In a survey of 100 HSE managers in North America,1 the most frequently measured gases reported were H2S, CO, O2 and combustible gases (LEL). While over two-thirds of respondents employed single-gas detectors that generate data, most used the information for routine internal or external reporting. Twenty percent said they only use the data when there is an alarm or incident.
What is Connected Safety?
Connected safety solutions combine gas detection devices with location technology and cloud-based software and data analytics. Together they reveal real-time gas exposure levels alongside worker location and condition.
This gives safety and operations managers full visibility through an online dashboard – accessible anywhere, anytime – without needing to wait until a device is docked to receive the data. Data analytics can then identify areas of potential hazards based on repeated alarms or below alarm level gas exposures, so corrective action can be taken before they become an incident.
Why Use Connected Safety for Single-Gas Detection?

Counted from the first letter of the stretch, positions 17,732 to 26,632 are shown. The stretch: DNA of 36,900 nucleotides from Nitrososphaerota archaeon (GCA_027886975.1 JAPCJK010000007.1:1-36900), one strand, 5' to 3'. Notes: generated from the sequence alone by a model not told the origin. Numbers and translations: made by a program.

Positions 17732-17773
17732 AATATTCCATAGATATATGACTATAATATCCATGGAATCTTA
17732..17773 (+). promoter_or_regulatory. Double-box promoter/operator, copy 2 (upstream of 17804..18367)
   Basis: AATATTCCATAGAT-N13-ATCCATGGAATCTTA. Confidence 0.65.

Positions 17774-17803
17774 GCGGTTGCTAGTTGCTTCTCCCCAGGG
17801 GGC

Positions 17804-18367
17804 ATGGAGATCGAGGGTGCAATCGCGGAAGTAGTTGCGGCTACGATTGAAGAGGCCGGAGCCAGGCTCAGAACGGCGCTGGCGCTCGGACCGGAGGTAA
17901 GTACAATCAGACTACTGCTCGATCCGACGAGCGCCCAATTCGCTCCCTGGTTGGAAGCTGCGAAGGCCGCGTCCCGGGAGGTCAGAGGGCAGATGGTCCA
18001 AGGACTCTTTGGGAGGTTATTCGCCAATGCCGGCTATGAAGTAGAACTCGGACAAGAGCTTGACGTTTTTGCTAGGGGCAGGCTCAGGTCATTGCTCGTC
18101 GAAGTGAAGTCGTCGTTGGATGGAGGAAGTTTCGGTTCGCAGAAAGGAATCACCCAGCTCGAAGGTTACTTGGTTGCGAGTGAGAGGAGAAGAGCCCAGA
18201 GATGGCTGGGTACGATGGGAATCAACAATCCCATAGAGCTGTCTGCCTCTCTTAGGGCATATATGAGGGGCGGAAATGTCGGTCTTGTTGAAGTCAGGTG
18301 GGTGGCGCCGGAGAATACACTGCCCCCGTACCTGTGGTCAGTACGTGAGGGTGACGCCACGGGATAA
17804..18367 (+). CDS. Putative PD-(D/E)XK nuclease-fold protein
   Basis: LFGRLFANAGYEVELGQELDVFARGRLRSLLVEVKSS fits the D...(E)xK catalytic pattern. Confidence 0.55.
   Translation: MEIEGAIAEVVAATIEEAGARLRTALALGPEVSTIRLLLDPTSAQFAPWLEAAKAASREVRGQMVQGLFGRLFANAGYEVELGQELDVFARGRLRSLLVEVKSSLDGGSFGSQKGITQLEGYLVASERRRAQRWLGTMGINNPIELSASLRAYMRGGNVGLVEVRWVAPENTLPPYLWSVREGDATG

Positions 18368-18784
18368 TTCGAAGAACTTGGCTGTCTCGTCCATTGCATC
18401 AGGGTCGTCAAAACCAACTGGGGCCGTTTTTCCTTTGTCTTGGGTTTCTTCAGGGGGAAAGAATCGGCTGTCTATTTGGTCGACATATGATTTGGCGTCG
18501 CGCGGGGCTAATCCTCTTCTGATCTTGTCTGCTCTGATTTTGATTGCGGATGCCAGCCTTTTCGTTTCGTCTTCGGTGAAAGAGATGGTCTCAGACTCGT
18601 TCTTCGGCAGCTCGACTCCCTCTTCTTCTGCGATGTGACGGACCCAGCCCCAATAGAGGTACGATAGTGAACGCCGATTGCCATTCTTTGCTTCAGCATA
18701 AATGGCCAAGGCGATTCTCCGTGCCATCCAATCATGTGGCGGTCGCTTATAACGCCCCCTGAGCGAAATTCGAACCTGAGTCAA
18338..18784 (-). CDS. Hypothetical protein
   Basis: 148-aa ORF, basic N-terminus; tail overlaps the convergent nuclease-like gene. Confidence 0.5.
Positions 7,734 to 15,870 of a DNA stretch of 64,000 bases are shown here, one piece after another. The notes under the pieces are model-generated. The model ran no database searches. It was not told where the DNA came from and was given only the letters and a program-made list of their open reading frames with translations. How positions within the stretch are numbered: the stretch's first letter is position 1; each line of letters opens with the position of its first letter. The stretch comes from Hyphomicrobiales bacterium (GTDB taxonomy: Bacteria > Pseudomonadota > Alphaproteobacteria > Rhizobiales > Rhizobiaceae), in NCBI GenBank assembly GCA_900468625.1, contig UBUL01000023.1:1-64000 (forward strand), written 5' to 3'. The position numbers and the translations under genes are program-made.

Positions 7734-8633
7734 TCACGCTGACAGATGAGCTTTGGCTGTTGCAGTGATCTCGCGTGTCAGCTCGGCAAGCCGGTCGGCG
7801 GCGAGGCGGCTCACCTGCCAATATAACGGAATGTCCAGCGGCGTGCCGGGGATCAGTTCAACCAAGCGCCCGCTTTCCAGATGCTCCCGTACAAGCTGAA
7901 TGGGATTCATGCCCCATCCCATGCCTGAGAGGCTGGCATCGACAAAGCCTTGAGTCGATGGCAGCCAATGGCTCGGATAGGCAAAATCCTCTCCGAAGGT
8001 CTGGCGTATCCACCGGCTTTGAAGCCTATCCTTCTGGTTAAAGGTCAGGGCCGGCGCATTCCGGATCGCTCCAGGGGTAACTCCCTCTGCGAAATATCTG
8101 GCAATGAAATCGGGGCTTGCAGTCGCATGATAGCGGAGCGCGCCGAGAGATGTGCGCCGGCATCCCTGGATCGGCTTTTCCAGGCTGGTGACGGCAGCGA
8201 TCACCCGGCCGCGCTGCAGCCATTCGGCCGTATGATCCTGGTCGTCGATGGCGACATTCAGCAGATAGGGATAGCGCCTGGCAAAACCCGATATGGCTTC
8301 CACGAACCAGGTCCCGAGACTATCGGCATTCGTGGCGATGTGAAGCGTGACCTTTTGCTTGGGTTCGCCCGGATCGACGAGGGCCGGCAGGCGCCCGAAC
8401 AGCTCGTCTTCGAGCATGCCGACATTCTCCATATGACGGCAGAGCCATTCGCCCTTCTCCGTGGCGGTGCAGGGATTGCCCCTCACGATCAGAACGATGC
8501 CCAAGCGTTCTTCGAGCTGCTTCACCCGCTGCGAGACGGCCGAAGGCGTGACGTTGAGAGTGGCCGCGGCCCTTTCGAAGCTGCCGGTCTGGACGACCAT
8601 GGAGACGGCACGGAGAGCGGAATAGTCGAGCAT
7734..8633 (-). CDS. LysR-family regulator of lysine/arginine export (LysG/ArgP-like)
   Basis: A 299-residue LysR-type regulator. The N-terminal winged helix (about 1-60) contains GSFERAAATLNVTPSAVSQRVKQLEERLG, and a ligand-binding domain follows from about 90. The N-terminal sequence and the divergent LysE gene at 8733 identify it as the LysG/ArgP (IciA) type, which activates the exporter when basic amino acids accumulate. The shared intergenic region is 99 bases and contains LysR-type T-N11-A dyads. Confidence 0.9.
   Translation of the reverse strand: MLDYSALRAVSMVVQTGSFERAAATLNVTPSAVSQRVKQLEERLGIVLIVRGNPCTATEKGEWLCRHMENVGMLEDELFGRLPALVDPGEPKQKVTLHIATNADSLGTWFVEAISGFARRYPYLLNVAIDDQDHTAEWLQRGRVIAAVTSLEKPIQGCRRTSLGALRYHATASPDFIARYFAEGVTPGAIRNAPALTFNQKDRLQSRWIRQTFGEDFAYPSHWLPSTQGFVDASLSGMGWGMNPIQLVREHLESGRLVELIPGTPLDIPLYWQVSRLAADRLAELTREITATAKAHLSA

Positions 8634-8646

Connected safety keeps you from having to do the manual guesswork of determining gas presence based on testimony or data from docked single-gas detectors that only tell a delayed part of the story.
By using cloud-enabled safety devices and analytics reports, you can work to mitigate and even eliminate safety risks by:
- Accessing real-time information to quickly respond to incidents.
- Creating preventive safety protocols and processes based on analysis of accurate data.
- Proactively managing worker and device compliance and reporting.
Let’s break down these benefits one by one:
- Streamline incident response – Connected safety devices provide accurate location information of your workers on your dashboard in real-time should an incident occur. This enables you to quickly respond to individual incidents or enact emergency response and evacuation procedures.
- Enable proactive safety – Connected safety lets you leverage insights from vital information and trustworthy data to reduce incidents; for example, by creating more effective preventive safety protocols and processes. Having full visibility of your workers lets you scale your safety program across worksites and facilities. You can also identify focus areas where additional worker training should be implemented.
- Improve compliance – Connected safety delivers a single source of data to tell which devices in the field are compliant – or not. With a simple bump test and calibration, the accountability for a compliant device can be put on workers to ensure they maintain the device to your company’s set schedule. With a dashboard that shows the real-time bump test and calibration status of your full device fleet, you can focus on those that are out of compliance.